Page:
One of my new colleagues, Karen Stearns, has asked me to address her class of English Education majors on the topic of blogging, specifically on some of the things I do with blogs here and in my courses. In thinking about that, I thought I would write a little about my own perspective on what the upcoming English high school teacher should know about new media.
A couple of caveats, though… I’m not trying to be comprehensive; I’m just throwing out some ideas. NCATE and all those other state agencies have the job of being comprehensive. Nor am I suggesting our program should necessarily be doing these things or that they aren’t doing these things or anything like that. These teacher preparation programs have to keep a lot of balls in the air, and I’m glad its not my job to make sure it happens.
So with all that in mind, here are my thoughts:
- First, a little reality check. We are in the midst of a tremendous economic and cultural revolution regarding information. Computers are everywhere. They will continue to expand in their use as we approach ubiquitous computing, though paradoxically this expansion occurs while the digital divide grows more severe (it’s getting harder to catch up and stay current). In this context, it is, in my view, undeniable that over the next 20-30 years high school teachers’ jobs will be completely redefined by information technology, just as public education was largely defined by industrial culture and technology in the 20th century. That said, I don’t see technology as deterministic; our fates are not sealed. However, in order to play a role in shaping the teaching profession and its technology over the coming decades, one will need a thorough understanding of technology, confidence in using and teaching with technology, and a critical insight into the role of technology in culture.
A teacher preparation program cannot provide that, but it cannot open the door by graduating teachers who are prepared to enter into such a project.
- How is such a task acheived? Two primary ways. First, through a technology intensive course or series of courses. Though many academics view students today as technologically savvy, that’s really not the case, at least not in my experience. Many students are skilled consumers of new media (e.g. cell phones, mp3 players, video games, internet, etc.) but they know little of producing with new media or really using a computer. An intensive course (or courses) introduces students to producing web pages, video, images, sound, and using computers and networks to communicate.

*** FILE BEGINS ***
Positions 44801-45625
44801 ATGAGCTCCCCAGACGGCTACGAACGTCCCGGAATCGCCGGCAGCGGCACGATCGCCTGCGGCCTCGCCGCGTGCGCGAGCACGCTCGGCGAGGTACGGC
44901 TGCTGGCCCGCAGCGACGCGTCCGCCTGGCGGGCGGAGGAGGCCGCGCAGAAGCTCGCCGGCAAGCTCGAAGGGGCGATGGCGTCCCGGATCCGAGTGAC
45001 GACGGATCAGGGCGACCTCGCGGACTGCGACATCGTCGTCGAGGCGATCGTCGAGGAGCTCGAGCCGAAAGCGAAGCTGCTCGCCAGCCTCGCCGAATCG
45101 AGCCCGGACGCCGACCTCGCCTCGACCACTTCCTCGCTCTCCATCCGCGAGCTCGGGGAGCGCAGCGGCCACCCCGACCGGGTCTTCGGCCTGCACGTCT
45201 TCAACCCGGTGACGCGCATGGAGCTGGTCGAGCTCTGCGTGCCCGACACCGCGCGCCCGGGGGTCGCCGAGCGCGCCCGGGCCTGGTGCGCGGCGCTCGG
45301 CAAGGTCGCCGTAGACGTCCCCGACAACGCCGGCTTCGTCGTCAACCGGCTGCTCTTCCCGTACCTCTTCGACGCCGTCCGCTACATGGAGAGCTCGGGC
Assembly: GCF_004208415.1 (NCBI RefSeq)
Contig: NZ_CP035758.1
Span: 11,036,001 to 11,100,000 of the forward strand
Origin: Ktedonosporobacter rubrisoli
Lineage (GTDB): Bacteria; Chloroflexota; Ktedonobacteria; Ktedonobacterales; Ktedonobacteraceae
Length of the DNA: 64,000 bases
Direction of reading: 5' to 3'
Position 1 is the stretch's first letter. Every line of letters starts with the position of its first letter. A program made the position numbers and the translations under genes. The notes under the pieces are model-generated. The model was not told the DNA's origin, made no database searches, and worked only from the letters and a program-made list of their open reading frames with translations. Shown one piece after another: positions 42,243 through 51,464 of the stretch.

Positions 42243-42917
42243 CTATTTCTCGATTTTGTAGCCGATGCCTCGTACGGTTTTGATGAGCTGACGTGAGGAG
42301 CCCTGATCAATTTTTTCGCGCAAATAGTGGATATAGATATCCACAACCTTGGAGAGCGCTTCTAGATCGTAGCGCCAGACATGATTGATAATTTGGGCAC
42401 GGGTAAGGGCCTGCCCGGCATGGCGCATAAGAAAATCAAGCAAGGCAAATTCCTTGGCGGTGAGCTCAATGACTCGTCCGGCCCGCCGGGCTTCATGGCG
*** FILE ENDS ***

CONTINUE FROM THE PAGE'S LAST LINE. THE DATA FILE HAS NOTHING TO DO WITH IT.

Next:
Second, there must be an infusion of technology. That means that all of the faculty need to be at least as well-trained with technology as their students (n.b. actually its kind of strange, can you see this happening in literary studies…the students are required to take Chaucer; there’s a Chaucer expert to teach the course; but none of the othe faculty had ever studied Chaucer–that’s rought analogous to the situation in many English departments regarding new media). Infusion means that (nearly) all the courses in the program include new media. Faculty have websites, create new media objects for instructional purposes, use online discussions, assign new media projects for their students to complete, etc. I’m not suggesting that new media need to completely supplant traditional teaching methods (though that will likely happen over the next few decades). I’m just suggesting that some portion of the course needs to function through new media. This has two key effects. First, it gives students an opportunity to make use of the new media skills they learn in their intensive course. Second, they get to see how faculty make use of technology in teaching English.
- Third and finally, new media needs to become a visible part of an intellectual life. Students need to see their professors considering technology, experimenting and evaluating technology, and ultimately making choices about what technologies to incorporate into their professional lives. It is a difficult choice for faculty to make. If one has been teaching 10 or 20 years without technology, doing one’s research and fulfilling one’s other professional duties without much technology (besides maybe word processing, e-mail, and a litte web browsing), then it becomes hard to make a choice to do otherwise. I sometimes find it frustrating myself to try to keep up with this blog (see the dearth of posts over the summer) and remain current with all this other business. I guess partly this blog is making visible my work with new media–philosophically, pedagogically, and technically.
In any case, next Friday, when I’m speaking with these students about this topic, I’m going to mention these three points as challenges for them in their professional careers. Having taught and advised these English Education students, I know many of them enter into the profession out of a "love of literature" (not unlike many literary studies professions). It is not a passion I share (I have an intellectual curiosity for some literature but not a love). And yet, the job of the high school English teacher is more about literacy than literature and increasingly that literacy will be a technological literacy.
Prepaing students to work in that environmnet, to carry forward the best attributes of our disciplinary past into our disciplinary future (if there is to be one)–that is our task.